“Fitting inflatable compression devices on a woman’s legs before cesarean delivery is a safe, potentially cost-effective preventive intervention,” said Dr. James. “Inflatable compression sleeves should be left in place until a woman is able to walk after delivery or—in women who had been on blood thinners during pregnancy—until anticoagulation medication is resumed.” The College notes, however, that an emergency cesarean delivery should not be delayed for the placement of compression devices.

Pregnancy is associated with a four-fold increase in the risk of thromboembolism. Clotting problems are more common among pregnant women because of the physiological changes that accompany pregnancy, such as blood that clots more easily, slower blood flow, compression of pelvic and other veins, and decreased mobility. Other risk factors include a personal history of VTE, an increased tendency for excessive clotting (thrombophilia), and medical factors such as obesity, hypertension, and smoking.

“VTE is a major contributor to maternal mortality in this country. The risk of VTE is increased during pregnancy and the consequences can be severe,” said Dr. James. The recommendations explain how to monitor women for these events, address certain risk factors, and treat suspected or acute cases of VTE. “It’s important for ob-gyns to adopt these recommendations to help reduce maternal deaths.”

The College recommends preventive treatment with anticoagulant medication for women who have had an acute VTE during pregnancy, a history of thrombosis, or those at significant risk for VTE during pregnancy and postpartum, such as women with high-risk acquired or inherited thrombophilias. Women with a history of thrombosis should be evaluated for underlying causes to determine whether anticoagulation medication is appropriate during pregnancy. Most women who take anticoagulation medications before pregnancy will need to continue during pregnancy and postpartum.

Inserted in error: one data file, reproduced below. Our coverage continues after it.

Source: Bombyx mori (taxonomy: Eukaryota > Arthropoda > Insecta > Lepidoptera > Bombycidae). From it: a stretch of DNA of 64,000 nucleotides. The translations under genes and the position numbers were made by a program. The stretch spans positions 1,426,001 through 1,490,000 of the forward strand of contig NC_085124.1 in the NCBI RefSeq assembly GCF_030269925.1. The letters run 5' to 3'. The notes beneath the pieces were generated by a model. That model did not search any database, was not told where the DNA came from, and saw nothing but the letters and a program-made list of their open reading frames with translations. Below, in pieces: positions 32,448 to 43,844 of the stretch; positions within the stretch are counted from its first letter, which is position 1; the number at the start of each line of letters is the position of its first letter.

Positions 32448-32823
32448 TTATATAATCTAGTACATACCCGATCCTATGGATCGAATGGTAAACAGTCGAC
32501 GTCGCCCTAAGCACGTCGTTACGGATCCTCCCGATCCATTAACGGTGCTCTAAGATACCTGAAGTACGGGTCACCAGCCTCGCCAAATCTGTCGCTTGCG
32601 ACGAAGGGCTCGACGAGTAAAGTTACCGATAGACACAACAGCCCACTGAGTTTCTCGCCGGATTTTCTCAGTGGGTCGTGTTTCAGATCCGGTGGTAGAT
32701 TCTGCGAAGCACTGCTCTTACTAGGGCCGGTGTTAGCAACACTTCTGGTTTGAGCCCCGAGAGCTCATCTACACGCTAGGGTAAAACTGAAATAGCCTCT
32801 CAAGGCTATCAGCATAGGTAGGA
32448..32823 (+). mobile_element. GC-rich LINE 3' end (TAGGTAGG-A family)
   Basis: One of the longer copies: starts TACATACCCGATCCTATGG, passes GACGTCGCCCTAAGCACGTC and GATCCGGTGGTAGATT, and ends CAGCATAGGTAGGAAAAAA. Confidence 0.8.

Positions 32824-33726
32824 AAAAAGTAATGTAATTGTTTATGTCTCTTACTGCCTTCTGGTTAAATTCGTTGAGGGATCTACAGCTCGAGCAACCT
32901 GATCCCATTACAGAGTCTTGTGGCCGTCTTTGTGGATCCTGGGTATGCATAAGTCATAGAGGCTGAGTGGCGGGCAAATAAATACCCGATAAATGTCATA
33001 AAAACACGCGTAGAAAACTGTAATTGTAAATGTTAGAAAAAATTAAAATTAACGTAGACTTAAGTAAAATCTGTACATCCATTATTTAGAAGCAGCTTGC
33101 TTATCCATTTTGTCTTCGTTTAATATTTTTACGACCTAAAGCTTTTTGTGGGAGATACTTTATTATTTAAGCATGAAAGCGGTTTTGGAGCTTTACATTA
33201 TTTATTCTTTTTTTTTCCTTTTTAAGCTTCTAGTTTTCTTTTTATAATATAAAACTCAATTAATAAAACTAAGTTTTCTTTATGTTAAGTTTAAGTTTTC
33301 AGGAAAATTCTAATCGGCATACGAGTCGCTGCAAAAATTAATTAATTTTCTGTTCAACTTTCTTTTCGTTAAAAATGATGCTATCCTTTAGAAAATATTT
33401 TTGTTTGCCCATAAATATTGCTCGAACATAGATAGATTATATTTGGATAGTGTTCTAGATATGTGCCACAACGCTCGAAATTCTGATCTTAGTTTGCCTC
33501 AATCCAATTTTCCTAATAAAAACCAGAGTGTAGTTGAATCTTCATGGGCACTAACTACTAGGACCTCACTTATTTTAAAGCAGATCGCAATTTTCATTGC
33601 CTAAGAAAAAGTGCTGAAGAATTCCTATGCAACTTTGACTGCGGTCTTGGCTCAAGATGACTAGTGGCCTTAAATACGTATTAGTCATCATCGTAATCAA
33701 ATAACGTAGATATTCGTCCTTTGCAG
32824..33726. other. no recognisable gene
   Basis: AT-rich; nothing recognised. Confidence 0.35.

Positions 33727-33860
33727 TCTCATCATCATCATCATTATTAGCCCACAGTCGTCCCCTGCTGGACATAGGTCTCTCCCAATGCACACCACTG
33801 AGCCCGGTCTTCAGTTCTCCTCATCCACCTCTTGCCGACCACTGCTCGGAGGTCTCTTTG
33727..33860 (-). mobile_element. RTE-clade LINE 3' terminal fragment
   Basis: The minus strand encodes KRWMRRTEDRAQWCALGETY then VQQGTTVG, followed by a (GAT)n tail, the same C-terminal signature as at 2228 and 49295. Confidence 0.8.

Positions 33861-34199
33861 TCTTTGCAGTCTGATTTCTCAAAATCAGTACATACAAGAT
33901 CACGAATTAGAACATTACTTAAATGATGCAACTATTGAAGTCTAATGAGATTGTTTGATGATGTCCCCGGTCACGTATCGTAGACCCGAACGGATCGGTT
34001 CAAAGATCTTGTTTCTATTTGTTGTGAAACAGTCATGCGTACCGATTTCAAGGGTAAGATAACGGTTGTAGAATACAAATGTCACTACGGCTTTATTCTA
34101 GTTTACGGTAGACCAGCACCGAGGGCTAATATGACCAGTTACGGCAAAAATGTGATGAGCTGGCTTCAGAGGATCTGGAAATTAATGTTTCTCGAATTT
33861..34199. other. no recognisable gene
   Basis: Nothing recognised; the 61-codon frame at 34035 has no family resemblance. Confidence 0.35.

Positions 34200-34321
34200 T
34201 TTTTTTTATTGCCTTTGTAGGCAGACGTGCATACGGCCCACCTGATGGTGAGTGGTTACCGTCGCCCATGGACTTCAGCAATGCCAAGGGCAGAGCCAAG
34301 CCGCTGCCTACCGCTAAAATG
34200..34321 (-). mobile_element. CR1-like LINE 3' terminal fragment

“Because half of VTE-related maternal deaths occur during pregnancy and the rest during the postpartum period, ongoing patient assessment is imperative,” Dr. James noted. “While warning signs in some women may be evident early in pregnancy, others will develop symptoms that manifest later in pregnancy or after the baby is born.”

# # #

According to a World Health Organization report on maternal mortality, in 2010 the United States ranked 50th among 59 developed countries.

In the September issue of Obstetrics & Gynecology, Howard Blanchette, MD of New York Medical College wrote an article entitled, The Rising Cesarean Delivery Rate in America, What Are the Consequences?

He writes, “In 1998 when the cesarean delivery rate was 21.2% in the United States, the maternal mortality rate was 10 per 100,000. In 2004, with a cesarean delivery rate of 29.1%, the maternal mortality rate increased to 14 per 100,000…To reverse the trend of the rising cesarean delivery rate in America, we as obstetricians must reduce the primary cesarean delivery rate, and avoid the performance of a uterine incision unless absolutely necessary for fetal or maternal indications. For women with one previous low transverse cesarean delivery we must promote a trial of labor after previous cesarean delivery…We must constantly remind ourselves, Primum non nocerum (First do no harm).